Comparison sites can also collect data through a data feed file. Merchants provide information electronically in a set format. This data is then imported by the comparison website. Some third party businesses are providing consolidation of data feeds so that comparison sites do not have to import from many different merchants. Affiliate networks such as LinkShare, Commission Junction or TradeDoubler aggregate data feeds from many merchants and provide them to the price comparison sites. This enables price comparison sites to monetize the products contained in the feeds by earning commissions on click through traffic. Other price comparison sites like PriceGrabber have deals with merchants and aggregate feeds using their own technology.

In recent years, many off the shelf software solutions[10] have been developed that allow website owners to take price comparison websites' inventory data to place retailer prices (context adverts) on their blog or content the only website. In return, the content website owners receive a small share of the revenue earned by the price comparison website. This is often referred to as the revenue share[11] business model.

Another approach is to crawl the web for prices. This means the comparison service scans retail web pages to retrieve the prices, instead of relying on the retailers to supply them. This method is also sometimes called 'scraping' information. Some, mostly smaller, independent sites solely use this method, to get prices directly from the websites that it is using for the comparison.

Yet another approach is to collect data is through crowdsourcing. This lets the price comparison engine collect data from almost any source without the complexities of building a crawler or the logistics of setting up data feeds at the expense of lower coverage comprehensiveness. Sites that use this method rely on visitors contributing pricing data. Unlike discussion forums, which also collect visitor input, price comparison sites that use this method combine data with related inputs and add it to the main database though collaborative filtering, artificial intelligence, or human labor. Data contributors may be rewarded for the effort through prizes, cash, or other social incentives. Wishabi, a Canadian-based price comparison site, is one example that employs this technique in addition to the others mentioned.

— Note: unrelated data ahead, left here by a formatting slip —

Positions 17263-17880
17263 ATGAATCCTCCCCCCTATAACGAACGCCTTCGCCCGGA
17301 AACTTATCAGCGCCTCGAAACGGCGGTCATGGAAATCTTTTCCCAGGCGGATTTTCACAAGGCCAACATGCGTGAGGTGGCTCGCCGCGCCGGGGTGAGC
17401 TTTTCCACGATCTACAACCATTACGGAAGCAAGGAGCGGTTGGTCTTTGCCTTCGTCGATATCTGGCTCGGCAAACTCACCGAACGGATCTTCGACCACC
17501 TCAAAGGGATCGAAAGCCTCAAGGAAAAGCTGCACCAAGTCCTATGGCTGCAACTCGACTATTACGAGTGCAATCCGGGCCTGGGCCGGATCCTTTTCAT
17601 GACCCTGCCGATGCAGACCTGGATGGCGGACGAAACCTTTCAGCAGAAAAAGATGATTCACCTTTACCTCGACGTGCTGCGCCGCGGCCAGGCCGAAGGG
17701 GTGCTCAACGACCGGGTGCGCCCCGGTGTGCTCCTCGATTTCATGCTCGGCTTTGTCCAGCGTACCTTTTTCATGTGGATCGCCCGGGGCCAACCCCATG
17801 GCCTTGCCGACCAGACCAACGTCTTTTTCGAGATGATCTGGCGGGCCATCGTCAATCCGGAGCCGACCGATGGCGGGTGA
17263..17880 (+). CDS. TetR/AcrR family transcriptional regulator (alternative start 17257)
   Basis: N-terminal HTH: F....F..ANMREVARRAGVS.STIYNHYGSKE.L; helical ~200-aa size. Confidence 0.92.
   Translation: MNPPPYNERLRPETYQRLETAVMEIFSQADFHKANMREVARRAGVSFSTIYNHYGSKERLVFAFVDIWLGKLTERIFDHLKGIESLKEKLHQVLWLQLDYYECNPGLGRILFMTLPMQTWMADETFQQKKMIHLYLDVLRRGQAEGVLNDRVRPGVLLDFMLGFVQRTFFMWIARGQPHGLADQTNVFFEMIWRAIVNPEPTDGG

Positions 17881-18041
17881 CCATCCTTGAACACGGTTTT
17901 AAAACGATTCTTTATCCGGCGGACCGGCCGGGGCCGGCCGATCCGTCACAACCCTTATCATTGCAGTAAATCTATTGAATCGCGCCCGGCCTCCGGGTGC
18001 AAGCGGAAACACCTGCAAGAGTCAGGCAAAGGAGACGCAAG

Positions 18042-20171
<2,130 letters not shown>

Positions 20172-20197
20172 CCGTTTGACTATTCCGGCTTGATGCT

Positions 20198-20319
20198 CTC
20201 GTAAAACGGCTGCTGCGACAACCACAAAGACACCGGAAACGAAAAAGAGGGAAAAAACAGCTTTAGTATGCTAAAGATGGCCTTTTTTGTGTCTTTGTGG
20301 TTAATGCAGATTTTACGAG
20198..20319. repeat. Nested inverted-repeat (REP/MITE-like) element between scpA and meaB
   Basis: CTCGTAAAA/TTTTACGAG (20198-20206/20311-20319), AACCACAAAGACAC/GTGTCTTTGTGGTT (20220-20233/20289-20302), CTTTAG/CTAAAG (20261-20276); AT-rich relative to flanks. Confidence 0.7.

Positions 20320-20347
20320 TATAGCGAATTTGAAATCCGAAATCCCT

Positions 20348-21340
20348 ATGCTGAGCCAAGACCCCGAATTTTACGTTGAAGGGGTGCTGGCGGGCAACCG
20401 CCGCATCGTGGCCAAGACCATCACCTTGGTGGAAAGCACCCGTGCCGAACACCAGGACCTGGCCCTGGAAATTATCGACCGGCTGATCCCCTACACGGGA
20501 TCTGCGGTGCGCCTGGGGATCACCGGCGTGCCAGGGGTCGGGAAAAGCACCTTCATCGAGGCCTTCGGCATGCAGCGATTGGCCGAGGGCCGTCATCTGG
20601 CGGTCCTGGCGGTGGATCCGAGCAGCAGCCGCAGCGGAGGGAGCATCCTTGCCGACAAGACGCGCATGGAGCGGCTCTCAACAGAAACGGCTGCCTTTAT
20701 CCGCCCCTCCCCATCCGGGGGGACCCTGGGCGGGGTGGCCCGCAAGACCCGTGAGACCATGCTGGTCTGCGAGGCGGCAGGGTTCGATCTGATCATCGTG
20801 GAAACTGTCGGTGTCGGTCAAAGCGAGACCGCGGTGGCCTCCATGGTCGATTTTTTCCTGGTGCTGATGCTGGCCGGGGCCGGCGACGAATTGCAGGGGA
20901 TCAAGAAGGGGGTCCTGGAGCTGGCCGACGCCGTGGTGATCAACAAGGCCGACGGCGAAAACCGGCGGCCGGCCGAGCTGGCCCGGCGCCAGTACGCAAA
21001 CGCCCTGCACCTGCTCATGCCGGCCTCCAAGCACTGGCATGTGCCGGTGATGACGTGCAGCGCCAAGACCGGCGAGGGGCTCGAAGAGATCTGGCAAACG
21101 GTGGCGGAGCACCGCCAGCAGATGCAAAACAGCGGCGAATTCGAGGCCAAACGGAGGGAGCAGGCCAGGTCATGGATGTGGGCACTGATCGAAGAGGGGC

However, some combination of these two approaches is most frequently used. Some search engines are starting to blend information from standard feeds with information from sites where product stock-keeping units (SKUs) are unavailable.

Empirical projects that assessed the functionality and performance of page-wise SSC engines (AKA bots) exist. These studies demonstrate that no best or parsimonious shopping bot exists with respect to price advantage.[12][13]

Comparison of sites

Common comparison features
Site Website Browser Extension Mobile App Multiple Stores Comparison Between Stores Watchlist Forums Blog Specification Comparison API Offline Stores Price Per Unit Yes No No Yes Yes Yes No No No No No Yes
Google Shopping Yes No No Yes Yes No No No No No No No
Fiiha Yes No Yes Yes Yes No No No No No No No
MySmartPrice Yes Yes Yes Yes Yes Yes No No Yes No Yes No
Gludo Yes No Yes Yes Yes No No Yes No No No No
Nextag Yes No Yes Yes Yes No No No No No No No
PriceGrabber Yes No Yes Yes Yes No No No No Yes No No
Priceza Yes No Yes Yes Yes No No No No No No No Yes No No Yes Yes Yes No No No No No No
Shopzilla Yes No No Yes No No No No No No No No
PriceOye Yes No No Yes Yes No No Yes No No No No
Yaoota Yes No No Yes Yes No No Yes No No Yes No Yes No Yes Yes Yes Yes No Yes No No Yes No Yes No No Yes Yes Yes No Yes No No No No
Zebo Yes No No Yes Yes No No No No No No No

Business models